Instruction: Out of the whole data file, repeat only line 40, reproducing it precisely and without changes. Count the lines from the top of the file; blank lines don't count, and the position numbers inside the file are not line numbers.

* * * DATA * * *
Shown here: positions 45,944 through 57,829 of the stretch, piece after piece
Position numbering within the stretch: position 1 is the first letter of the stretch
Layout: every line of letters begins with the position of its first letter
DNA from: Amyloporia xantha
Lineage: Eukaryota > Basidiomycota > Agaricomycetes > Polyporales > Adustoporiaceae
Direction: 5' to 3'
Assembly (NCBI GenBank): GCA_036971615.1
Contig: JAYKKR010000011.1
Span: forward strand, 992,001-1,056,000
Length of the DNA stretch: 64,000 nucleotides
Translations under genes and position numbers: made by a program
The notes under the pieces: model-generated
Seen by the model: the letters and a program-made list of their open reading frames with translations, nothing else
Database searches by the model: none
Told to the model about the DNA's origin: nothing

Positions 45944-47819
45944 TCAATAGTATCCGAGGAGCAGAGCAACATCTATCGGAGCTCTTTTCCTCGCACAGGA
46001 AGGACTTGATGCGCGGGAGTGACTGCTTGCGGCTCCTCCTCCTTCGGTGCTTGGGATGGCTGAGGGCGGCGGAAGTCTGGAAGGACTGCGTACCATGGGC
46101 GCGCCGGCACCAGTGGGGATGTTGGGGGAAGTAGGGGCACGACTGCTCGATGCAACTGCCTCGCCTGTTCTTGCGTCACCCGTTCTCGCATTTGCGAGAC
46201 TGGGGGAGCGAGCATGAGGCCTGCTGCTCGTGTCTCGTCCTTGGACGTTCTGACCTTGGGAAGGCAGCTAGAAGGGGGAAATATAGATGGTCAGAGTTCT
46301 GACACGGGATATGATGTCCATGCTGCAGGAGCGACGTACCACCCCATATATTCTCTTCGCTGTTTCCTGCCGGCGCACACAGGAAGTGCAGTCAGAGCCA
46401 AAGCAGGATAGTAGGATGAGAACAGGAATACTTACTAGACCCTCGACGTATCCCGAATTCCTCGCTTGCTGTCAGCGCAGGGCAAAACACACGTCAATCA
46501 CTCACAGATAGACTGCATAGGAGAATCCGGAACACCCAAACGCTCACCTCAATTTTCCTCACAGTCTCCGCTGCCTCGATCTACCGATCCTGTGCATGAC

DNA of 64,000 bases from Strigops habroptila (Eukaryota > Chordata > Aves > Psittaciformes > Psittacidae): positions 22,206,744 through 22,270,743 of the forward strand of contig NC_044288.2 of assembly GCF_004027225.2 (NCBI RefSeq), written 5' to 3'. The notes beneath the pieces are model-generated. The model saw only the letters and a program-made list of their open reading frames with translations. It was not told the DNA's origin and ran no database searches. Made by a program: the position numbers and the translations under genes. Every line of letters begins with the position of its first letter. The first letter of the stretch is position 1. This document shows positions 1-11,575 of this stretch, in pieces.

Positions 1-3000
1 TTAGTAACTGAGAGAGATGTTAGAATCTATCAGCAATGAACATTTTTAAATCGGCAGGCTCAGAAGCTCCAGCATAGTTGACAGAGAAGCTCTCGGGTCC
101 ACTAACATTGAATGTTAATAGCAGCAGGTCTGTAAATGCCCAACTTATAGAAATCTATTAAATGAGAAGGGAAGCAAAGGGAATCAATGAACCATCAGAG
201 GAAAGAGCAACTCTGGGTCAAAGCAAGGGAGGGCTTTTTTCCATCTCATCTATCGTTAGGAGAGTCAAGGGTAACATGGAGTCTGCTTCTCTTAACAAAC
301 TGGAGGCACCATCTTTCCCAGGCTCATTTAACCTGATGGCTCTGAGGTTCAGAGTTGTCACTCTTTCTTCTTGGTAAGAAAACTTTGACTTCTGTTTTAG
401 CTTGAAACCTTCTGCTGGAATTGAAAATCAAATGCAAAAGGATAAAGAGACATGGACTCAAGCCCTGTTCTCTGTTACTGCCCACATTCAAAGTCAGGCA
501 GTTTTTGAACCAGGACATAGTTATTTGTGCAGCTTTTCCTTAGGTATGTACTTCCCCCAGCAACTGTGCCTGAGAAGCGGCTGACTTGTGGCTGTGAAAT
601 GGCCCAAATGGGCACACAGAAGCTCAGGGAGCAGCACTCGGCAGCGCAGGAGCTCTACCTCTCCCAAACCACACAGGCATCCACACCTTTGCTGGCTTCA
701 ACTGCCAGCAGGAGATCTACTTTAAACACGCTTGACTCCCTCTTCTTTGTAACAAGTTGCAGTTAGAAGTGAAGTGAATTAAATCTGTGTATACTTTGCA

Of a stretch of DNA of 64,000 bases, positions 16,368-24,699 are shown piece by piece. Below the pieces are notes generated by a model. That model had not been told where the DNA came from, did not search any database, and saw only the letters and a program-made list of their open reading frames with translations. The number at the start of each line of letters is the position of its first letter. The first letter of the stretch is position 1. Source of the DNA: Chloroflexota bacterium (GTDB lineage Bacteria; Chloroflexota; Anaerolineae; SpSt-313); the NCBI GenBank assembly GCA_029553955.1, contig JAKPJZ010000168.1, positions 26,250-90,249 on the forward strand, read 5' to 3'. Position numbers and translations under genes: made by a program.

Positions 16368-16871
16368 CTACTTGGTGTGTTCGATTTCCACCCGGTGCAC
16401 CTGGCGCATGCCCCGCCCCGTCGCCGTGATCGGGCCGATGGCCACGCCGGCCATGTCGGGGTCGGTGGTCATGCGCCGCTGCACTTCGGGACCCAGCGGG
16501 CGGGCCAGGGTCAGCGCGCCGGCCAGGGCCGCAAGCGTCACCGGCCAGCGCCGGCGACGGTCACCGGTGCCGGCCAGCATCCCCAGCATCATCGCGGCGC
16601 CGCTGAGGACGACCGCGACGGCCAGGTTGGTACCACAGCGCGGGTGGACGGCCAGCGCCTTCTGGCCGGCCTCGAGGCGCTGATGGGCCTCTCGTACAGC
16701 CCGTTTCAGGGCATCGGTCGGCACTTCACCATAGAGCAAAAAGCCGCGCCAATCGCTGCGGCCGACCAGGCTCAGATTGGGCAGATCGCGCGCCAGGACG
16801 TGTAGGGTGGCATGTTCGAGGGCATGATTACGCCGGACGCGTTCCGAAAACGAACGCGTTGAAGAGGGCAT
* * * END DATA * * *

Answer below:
16701 CCGTTTCAGGGCATCGGTCGGCACTTCACCATAGAGCAAAAAGCCGCGCCAATCGCTGCGGCCGACCAGGCTCAGATTGGGCAGATCGCGCGCCAGGACG